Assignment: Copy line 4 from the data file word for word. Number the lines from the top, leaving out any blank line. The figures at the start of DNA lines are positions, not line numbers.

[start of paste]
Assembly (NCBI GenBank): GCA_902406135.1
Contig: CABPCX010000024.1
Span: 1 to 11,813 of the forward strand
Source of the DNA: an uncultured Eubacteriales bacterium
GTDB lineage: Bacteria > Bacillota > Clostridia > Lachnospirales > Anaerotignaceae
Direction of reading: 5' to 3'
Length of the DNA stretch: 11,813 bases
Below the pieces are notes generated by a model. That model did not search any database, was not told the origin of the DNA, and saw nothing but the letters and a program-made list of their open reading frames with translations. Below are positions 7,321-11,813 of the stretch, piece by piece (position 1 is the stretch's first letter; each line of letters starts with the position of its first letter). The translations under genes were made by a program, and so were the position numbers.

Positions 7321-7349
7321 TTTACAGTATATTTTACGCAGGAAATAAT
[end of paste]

Source of the DNA: an uncultured Eubacteriales bacterium